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Postpartum Haemorrhage

From Mediwikis

This is the most common form of major obstetric haemorrhage, and remains the third highest direct cause of maternal death, with little change in rate, despite the majority of cases being preventable.[1]


  • Primary: blood loss of 500ml or more from genital tract within 24hours of delivery.[2]
  • Secondary: excessive loss between 24 hours and 12 weeks after delivery.[3]

Volume- Measured accurately by collection drapes or weighing swabs

  • Minor- (500-1000ml)
  • Major- (>1000ml)
  • Life threatening (>40% of volume)
    • Normal volume is 100 ml/kg[4]


4 Ts[5]:

  • Tone: Failure of uterus to contract after deliver (uterine atony, 90%),
  • Trauma: Genital tract trauma (7%)
  • Thrombin: Coagulation disorders (hemophilia), excessive bleeding
  • Tissue: Abnormal placental site, retained products postpartum

Risk factors


Bold indicates need for consultant-led delivery

  • Placental abruption/ placenta praevia
  • Multiple Pregnancy
  • Pre-eclampsia/Gestational Hypertension
  • Previous PPH
  • Previous retained placenta
  • Low maternal Hb (<9 g/dl) at onset of labour
  • High BMI >35
  • Antepartum haemorrhage
  • Over distension of the uterus (multiple pregnancies or poly hydramnios)
  • Uterine abnormalities
  • Maternal age> 40
  • Big baby (> 4kg)


  • Labour induction,
  • Pyrexia in ;labour
  • Any prolonged stage,
  • Oxytocin use,
  • Vaginal operative delivery,
  • CS.

Secondary haemorrhage is caused by retained products, endometritis or a tear.


  • Active management of third stage of labour
  • Prophylactic oxytocics during third stage of labour
  • Previous Caesarean- Determine placental site with USS or MRI
    • Placenta accreta/percreta- needs intensive, consultant led delivery


Phased management plan

Blood loss 500-1000ml and no signs of shock

  • Close monitoring
  • IV access
  • Check FBC, Group & Save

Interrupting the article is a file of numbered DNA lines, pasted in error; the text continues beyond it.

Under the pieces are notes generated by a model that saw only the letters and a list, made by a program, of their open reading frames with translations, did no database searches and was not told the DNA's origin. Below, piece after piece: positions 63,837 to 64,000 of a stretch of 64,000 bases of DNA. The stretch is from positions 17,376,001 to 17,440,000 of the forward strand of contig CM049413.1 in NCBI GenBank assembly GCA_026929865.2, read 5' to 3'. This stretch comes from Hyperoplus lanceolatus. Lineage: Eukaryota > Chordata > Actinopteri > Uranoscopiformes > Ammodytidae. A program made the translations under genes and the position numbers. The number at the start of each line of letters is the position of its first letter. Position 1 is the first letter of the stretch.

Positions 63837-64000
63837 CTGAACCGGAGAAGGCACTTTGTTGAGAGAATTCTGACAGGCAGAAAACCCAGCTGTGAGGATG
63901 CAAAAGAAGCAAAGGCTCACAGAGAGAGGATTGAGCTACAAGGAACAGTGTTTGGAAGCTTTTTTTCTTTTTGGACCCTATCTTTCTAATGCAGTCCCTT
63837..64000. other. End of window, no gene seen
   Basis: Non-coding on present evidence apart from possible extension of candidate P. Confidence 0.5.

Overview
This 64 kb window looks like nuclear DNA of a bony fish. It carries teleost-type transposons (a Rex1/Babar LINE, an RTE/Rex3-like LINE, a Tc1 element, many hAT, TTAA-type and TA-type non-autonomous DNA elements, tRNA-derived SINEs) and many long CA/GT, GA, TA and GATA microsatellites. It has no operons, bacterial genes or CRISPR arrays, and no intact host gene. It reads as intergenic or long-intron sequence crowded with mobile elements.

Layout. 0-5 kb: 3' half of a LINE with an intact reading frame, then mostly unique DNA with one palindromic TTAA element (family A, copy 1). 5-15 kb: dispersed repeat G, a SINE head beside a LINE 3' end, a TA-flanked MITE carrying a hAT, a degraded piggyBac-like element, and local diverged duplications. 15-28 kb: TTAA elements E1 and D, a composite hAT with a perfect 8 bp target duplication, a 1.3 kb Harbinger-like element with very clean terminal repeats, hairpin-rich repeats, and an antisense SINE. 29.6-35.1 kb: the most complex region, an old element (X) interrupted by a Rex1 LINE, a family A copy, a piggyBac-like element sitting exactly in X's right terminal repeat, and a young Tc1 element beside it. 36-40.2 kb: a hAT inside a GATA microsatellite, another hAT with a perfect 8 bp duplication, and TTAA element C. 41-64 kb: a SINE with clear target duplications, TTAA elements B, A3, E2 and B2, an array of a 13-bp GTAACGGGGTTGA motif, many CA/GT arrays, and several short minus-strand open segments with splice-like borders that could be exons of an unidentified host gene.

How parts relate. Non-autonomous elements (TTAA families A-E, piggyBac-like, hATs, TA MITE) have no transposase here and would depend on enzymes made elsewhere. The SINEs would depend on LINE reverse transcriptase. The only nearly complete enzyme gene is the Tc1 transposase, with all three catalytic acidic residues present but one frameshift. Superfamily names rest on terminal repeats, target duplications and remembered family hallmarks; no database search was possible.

• Most women can cope with blood loss of this level

Resuscitation (Blood loss > 1000ml or clinical signs of shock)


  • A/B
    • High-flow oxygen regardless of maternal oxygen levels.
    • Any required airway interventions should be applied
  • C
    • Two large-bore cannulae
    • Blood tests- FBC, U&E, Cross match (4 units)
    • Position flat
    • Transfuse blood or if unavailable, colloid fluids


  • Oxytocin
  • Misopristol
  • Compress uterus


  • Intrauterine balloon
  • Uterine artery emolisation and curettage
  • Hysterectomy


  1. Confidential Enquiry into Maternal and Child Health. Why Mothers Die 2000–2002. Sixth Report on Confidential Enquiries into Maternal Deaths in the United Kingdom. London: RCOG Press; 2004 [www.cemach.org.uk/Publications/Saving-Mothers-Lives-Report-2000-2002.aspx].
  2. 2.0 2.1 Royal College of Obstetricians and Gynaecologists- Postpartum Haemorrhage, Prevention and Management (Green-top Guideline No. 52) https://www.rcog.org.uk/en/guidelines-research-services/guidelines/gtg52/
  3. Alexander J,Thomas PW, Sanghera J.Treatments for secondary postpartum haemorrhage. Cochrane Database Syst Rev 2002;(1):CD002867.DOI: 10.1002/14651858.CD002867
  4. Jansen AJ, van Rhenen DJ, Steegers EA, Duvekot JJ. Postpartum haemorrhage and transfusion of blood and blood components. Obstet Gynecol Surv 2005;60:663–71.
  5. Schuurmans N, MacKinnon C, Lane C, Etches D. Prevention and management of postpartum haemorrhage. J Soc Obstet Gynaecol Can 2000;22:271–81.